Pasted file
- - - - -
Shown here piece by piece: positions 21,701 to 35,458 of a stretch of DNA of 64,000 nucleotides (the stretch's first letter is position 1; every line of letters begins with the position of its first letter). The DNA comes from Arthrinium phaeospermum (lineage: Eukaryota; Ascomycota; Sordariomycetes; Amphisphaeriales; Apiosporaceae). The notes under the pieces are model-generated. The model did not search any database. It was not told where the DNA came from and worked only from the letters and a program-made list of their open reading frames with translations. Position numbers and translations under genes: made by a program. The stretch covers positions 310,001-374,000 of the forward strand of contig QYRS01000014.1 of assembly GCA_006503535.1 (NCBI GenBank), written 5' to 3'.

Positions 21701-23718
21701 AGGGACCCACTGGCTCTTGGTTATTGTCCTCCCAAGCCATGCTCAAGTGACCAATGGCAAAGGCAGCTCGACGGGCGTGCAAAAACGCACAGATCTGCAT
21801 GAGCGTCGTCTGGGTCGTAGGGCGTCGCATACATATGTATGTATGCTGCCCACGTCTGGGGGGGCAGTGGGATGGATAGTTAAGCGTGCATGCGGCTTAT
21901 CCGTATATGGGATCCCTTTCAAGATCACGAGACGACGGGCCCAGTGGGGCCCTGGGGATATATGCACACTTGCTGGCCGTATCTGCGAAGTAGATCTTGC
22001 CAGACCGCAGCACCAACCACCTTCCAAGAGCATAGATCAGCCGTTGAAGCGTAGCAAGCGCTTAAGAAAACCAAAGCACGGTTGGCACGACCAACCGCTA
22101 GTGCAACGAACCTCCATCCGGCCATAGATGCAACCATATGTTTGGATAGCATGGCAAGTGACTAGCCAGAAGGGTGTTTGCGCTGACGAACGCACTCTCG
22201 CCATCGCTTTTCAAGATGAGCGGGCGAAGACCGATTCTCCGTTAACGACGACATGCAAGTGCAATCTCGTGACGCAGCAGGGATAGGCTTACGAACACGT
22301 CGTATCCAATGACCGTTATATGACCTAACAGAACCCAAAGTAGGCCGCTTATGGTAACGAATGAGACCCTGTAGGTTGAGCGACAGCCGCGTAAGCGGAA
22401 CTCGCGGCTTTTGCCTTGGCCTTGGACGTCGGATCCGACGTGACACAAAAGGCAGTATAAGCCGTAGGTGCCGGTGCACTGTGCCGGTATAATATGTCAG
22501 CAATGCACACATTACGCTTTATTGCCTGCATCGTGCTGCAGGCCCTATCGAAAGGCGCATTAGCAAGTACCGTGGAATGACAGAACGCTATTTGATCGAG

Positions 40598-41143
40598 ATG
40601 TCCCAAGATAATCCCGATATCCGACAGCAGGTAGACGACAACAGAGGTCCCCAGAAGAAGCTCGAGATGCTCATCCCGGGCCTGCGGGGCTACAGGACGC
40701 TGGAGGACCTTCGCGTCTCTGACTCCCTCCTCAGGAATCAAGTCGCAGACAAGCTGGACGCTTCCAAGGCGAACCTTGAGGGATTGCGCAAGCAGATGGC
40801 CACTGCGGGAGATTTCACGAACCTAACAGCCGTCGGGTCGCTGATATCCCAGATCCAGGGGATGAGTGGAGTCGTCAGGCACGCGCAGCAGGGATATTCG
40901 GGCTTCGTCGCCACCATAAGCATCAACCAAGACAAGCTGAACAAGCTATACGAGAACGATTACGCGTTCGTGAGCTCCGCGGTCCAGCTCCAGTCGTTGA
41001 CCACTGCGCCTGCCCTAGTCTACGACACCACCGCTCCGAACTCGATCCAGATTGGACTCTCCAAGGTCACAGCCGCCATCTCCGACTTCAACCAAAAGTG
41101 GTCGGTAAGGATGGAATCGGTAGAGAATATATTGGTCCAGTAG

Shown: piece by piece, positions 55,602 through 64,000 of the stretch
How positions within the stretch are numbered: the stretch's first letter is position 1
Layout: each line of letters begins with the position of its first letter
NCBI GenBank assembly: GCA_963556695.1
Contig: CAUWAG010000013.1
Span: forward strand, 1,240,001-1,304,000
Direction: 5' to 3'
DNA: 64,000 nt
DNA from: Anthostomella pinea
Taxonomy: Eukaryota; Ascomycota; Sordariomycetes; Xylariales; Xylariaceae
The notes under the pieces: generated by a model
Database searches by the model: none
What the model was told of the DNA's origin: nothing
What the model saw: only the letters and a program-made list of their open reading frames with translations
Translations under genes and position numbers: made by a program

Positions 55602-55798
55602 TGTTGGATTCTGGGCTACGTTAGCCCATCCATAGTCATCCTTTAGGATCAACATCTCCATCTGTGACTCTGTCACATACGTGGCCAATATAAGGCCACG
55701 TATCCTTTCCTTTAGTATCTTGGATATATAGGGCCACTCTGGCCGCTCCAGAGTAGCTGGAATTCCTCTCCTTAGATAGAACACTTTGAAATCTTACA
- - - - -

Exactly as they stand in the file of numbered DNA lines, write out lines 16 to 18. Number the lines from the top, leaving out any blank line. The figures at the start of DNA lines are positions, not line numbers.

40801 CACTGCGGGAGATTTCACGAACCTAACAGCCGTCGGGTCGCTGATATCCCAGATCCAGGGGATGAGTGGAGTCGTCAGGCACGCGCAGCAGGGATATTCG
40901 GGCTTCGTCGCCACCATAAGCATCAACCAAGACAAGCTGAACAAGCTATACGAGAACGATTACGCGTTCGTGAGCTCCGCGGTCCAGCTCCAGTCGTTGA
41001 CCACTGCGCCTGCCCTAGTCTACGACACCACCGCTCCGAACTCGATCCAGATTGGACTCTCCAAGGTCACAGCCGCCATCTCCGACTTCAACCAAAAGTG